Helping Hands
Sometimes, emergency grooming is needed after natural disasters. After the Missouri River flooded last year, groomer Christie Jensen, proprietor of Pet Respect in Plattsburgh, Neb., was inundated with calls for help with dogs matted from river water, flea-infested and filled with cockleburs. Jensen stayed late, asked clients to wait longer to pick up their pets and generally went the extra mile to help flooded-out customers recover.
Fleas always are a problem near the river, Jensen said. Her staff uses vinegar for in-shop cleaning, and vacuum and remove trash frequently.

“If we know a dog has fleas, he goes straight into the tub and gets tea tree oil shampoo and the entire grooming session is done in the tub,” she said, adding that she recommends clients use Frontline Plus for the dog and Sevin Garden Dust for the yard.

Fleas are also the No. 1 problem in Chino, Calif., where Mutt Cuts owner Maria Ruezga takes flea-covered dogs on an urgent basis.

“They go right in the tub,” she said.

Then she disinfects the tub with Adams spray, has the customer purchase Frontline and flea bombs the shop.

Treatment preferences for fleas and other parasites vary by shop. Cindy Myrdek, owner of Bark Avenue Doggy Day Care & Grooming in Syracuse, N.Y., doesn’t use flea shampoos because they’re too harsh and don’t work, she said. But she does remind clients to use preventive methods such as Frontline.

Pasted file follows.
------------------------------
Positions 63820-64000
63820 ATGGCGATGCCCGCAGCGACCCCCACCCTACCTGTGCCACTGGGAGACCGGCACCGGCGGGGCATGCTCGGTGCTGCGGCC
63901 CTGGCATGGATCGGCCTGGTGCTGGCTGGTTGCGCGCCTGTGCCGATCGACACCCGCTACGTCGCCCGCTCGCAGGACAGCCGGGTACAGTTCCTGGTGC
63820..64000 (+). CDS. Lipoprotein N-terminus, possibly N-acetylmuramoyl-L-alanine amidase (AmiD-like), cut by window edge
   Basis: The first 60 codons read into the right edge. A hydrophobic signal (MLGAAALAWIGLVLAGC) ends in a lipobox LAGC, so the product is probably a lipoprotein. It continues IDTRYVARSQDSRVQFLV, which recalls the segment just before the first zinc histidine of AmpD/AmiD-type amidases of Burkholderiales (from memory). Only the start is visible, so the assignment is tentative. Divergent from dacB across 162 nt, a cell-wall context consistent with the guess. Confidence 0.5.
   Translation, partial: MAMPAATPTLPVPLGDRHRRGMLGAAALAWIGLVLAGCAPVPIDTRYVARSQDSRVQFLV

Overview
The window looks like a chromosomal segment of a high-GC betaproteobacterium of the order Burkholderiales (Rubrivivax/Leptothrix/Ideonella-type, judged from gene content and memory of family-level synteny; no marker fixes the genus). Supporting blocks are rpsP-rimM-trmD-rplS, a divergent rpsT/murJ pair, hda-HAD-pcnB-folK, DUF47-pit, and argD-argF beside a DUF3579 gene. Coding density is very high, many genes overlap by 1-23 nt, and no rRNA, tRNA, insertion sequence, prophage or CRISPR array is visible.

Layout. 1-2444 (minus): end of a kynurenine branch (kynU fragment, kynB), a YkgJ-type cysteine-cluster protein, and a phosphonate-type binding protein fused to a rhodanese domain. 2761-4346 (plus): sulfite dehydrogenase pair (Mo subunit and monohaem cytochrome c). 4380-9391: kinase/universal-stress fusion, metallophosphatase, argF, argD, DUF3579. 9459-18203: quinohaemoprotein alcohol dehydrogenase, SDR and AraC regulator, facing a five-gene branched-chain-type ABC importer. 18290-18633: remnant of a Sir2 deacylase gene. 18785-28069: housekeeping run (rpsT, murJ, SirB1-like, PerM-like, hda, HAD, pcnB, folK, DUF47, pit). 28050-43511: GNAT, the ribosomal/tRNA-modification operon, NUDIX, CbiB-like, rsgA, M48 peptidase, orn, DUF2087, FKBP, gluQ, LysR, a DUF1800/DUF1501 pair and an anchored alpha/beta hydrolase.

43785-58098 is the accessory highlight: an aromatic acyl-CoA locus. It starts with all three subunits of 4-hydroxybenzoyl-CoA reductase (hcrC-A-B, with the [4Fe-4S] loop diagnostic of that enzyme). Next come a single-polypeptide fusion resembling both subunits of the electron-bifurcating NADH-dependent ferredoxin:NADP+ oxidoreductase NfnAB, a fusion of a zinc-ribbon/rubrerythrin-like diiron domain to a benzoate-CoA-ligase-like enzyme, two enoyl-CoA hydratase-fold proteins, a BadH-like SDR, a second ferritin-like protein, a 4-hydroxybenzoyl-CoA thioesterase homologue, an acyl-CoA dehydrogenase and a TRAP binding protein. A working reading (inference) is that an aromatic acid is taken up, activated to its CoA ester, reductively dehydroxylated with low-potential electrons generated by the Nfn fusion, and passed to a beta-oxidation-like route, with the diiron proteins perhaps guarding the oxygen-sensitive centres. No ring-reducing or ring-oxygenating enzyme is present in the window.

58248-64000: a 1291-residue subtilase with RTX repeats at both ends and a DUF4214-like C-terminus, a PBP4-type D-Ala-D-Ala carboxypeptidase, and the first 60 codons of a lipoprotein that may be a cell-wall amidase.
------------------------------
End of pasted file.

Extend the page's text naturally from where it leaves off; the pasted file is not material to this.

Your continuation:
When it comes to some types of emergencies, however, groomers aren’t always so eager to help. Skunk odor is a huge challenge for groomers, many of whom refuse to accept skunked dogs.

“It’s the No. 1 problem,” Elephant Nose’s Pilas said.

Industry Voices
What’s the worst type of emergency situation you get and what products save the day?

“We try to accommodate muddy dog customers immediately if possible and primarily use Show Seasons Down & Dirty. “
Dave Janowski, owner of Green Dog Grooming in Oakdale, Wis.

“The No. 1 thing is skunks. I use Skunk Off and Skunk Free, but it takes a couple of applications—two times a week and then once a week to get the smell out.”
Julie Pilas, owner of the Elephant Nose Pet Center in Morristown, N.J.

“We consider fleas a genuine emergency. We rush bathing to avoid getting fleas on other dogs at the shop and tell the customer to flea bomb the house while the dog is at the salon.”
Andrew Kim, co-owner of Healthy Spot in Santa Monica, Calif.

“The first thing that comes to mind is a pet that has encountered a skunk. We usually use a concoction of products that includes Coat Handler Deodorizing Crystals, but time is going to be the only thing that removes the odor completely.”
Liz Czak, owner of Yankee Clipper Pet Grooming in Rockport, Maine

How the smell can affect business is a big concern. A Green Dog Grooming’s Janowski won’t take skunked dogs.

“We’re a small shop and have a hair salon next door,” he said. “I suggest using Internet resources for home remedies like Dawn, and tell customers if they want to do the first bath at home, I’ll treat them after that.”